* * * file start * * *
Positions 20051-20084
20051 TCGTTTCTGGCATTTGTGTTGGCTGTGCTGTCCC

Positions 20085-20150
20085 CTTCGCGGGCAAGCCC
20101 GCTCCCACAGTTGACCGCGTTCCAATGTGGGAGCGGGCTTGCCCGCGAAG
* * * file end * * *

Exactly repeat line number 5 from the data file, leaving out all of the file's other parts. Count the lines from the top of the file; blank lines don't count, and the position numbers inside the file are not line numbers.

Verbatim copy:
20101 GCTCCCACAGTTGACCGCGTTCCAATGTGGGAGCGGGCTTGCCCGCGAAG